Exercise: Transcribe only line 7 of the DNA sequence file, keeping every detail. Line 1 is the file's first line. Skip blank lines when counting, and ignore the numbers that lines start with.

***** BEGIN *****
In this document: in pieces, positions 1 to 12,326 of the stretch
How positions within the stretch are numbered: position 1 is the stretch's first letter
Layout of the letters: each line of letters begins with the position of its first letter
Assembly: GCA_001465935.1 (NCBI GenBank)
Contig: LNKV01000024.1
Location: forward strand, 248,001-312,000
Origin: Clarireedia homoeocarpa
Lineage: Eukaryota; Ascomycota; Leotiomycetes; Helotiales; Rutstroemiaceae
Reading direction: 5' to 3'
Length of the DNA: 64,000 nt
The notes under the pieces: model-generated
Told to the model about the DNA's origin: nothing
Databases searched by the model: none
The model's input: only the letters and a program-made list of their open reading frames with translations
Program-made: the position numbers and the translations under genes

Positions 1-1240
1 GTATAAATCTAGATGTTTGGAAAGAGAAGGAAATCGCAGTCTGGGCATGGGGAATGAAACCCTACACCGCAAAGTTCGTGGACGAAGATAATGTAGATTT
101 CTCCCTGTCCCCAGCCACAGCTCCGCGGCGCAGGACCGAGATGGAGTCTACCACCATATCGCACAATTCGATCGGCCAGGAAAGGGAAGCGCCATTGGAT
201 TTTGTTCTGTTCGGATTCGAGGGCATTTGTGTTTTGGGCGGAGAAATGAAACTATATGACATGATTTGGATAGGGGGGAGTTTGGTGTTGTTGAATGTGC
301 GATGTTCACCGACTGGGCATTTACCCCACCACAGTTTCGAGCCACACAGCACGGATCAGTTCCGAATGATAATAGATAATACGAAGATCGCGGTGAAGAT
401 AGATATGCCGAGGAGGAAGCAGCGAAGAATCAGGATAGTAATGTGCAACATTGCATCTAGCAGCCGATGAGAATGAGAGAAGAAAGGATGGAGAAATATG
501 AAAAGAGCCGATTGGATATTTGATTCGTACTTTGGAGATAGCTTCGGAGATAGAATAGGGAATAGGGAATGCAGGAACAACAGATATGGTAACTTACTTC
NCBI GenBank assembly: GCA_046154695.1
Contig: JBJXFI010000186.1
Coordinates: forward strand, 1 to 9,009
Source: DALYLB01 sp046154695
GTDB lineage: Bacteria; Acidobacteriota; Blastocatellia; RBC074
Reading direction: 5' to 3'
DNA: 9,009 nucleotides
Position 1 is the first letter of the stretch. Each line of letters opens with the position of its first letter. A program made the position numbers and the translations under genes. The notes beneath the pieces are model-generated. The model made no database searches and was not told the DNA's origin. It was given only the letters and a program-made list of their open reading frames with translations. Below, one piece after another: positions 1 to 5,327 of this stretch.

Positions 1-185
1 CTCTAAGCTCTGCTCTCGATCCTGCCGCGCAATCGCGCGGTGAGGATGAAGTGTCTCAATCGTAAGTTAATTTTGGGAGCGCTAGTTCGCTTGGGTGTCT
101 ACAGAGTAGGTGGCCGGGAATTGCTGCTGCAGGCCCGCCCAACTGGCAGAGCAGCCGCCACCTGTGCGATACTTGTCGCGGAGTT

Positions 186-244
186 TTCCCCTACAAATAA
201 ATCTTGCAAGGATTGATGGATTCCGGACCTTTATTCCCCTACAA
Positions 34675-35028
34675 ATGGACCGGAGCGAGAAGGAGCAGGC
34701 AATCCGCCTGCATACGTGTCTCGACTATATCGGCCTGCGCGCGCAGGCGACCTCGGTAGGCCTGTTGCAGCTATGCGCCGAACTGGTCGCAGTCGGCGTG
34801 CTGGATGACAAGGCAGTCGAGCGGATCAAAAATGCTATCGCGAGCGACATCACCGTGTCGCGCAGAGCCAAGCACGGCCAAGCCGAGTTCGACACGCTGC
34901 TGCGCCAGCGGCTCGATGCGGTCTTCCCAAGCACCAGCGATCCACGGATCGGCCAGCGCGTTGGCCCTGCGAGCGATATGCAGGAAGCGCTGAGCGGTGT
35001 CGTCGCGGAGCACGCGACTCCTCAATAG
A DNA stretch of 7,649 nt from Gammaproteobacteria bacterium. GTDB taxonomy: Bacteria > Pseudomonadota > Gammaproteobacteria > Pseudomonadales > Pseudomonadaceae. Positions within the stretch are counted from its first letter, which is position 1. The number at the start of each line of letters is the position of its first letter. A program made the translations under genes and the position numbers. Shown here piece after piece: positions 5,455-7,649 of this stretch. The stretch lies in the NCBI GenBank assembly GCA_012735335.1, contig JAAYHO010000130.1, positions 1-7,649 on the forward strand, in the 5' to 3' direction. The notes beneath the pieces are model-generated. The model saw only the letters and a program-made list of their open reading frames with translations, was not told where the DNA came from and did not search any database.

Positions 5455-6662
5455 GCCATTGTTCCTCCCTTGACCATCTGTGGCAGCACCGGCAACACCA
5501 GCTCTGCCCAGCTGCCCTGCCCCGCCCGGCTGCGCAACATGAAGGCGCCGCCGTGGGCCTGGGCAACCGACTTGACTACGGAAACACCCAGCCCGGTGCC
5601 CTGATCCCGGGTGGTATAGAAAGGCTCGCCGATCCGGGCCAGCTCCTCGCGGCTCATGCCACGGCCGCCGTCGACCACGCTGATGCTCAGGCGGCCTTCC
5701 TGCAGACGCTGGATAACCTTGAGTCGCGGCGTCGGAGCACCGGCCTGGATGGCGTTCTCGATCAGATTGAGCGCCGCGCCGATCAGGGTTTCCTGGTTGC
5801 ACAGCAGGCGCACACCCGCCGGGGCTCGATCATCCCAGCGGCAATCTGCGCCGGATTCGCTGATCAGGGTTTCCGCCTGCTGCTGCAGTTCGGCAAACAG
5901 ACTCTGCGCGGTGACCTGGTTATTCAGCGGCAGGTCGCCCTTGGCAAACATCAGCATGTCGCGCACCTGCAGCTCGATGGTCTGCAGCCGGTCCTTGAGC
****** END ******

Origin: Clarireedia homoeocarpa